Rozumalski goes on,
Thanks for making it worse for yourself. Moral salience failure.
The problem here is that you quoted Matt. 10:34 out of context. Matt. 10:34-37 says, “34“Do not think that I have come to bring peace to the earth. I have not come to bring peace, but a sword. 35For I have come to set a man against his father, and a daughter against her mother, and a daughter-in-law against her mother-in-law. 36And a person’s enemies will be those of his own household. 37Whoever loves father or mother more than me is not worthy of me, and whoever loves son or daughter more than me is not worthy of me.”
So, with the full context we can see that the sword is the Gospel and is working metaphorically as a divider between the people of Christ and non-believers who could be your own family members.So with your full context (following Gill, I know, but that's his), not the full context. And all Gill can do is write some apologetics that try to lay the blame on people screwing up Christ's alleged intention here, which he cannot actually know. This is a classic self-depreciation routine played out repeatedly in the Abrahamic (and other) faiths. Instead of assuming that one guy was perfect and everyone else is screwing it up, it's vastly more reasonable to assume that the one guy was screwing it up too--not least because he believed the world was about to end and in the new world order to come he'd be the king of creation. These days, we try to treat mental disorders of that kind, and we certainly do not deify them.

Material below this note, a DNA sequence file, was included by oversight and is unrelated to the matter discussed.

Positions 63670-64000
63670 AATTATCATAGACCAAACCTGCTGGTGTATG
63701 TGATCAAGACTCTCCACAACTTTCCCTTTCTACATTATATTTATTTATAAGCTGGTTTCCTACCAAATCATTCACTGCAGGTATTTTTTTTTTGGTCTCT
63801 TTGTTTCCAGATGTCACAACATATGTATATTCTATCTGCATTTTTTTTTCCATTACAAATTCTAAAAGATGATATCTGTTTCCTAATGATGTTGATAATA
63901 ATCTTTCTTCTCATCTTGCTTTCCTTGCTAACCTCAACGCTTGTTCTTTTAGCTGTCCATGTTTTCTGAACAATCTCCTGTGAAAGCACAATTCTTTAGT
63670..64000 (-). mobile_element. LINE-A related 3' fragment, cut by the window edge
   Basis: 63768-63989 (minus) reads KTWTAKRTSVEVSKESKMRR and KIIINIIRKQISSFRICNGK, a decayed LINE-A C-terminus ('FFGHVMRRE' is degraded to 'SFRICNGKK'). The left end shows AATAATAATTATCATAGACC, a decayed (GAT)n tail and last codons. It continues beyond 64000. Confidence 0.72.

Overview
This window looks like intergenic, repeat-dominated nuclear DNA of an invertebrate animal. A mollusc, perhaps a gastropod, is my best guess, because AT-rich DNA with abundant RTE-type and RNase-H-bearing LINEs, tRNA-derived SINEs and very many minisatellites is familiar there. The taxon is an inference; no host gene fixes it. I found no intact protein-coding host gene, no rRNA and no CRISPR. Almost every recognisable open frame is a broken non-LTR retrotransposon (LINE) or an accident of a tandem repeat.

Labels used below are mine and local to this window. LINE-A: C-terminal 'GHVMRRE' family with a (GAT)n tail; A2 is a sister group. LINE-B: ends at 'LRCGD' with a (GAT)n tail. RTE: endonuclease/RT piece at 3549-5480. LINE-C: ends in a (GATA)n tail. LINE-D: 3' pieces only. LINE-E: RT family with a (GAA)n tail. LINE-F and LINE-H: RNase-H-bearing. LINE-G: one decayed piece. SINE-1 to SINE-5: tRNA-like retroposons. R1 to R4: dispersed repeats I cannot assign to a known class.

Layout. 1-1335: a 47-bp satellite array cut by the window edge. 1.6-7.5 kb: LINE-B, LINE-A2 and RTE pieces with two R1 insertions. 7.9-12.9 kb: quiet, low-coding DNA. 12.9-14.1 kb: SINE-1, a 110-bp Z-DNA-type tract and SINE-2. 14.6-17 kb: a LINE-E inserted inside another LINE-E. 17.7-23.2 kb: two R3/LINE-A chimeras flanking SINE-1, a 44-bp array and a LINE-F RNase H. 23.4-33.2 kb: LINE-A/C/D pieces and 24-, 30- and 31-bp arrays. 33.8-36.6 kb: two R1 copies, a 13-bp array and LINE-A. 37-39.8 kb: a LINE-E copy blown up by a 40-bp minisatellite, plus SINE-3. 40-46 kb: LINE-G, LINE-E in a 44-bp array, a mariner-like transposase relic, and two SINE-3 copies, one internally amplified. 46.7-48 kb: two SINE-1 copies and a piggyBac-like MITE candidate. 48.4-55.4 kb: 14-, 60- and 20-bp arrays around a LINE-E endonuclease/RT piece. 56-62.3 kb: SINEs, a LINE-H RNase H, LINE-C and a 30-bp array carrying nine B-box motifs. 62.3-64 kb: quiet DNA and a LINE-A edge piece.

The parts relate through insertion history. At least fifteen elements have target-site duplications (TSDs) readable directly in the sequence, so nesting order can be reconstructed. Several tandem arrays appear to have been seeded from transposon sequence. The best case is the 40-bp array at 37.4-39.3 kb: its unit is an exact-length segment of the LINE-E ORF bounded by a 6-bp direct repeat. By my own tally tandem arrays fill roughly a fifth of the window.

Skipping some, Rozumalski mentions another old favorite, though not to make this point:
Whenever anyone has absolute power there will always be a temptation to abuse it just as the atheists in communist countries harassed, imprisoned, tortured and killed religious people.Making this argument destroys your credibility as a serious person. You have revealed yourself to be an agendist because you are ignoring the forest for the trees. Atheism is a null hypothesis and cannot motivate such behavior. Totalitarianism not wanting competing totalitarianisms (like theologies!) motivates this behavior.
In related news, did you know that those murderers in communist countries also drank water? As you drink water as well, you are clearly just as bad as they are.
The only reason God doesn't fall for this absolute power problem, for what it's worth, is because He's imaginary. You'll note that throughout the OT, though, He falls for it repeatedly.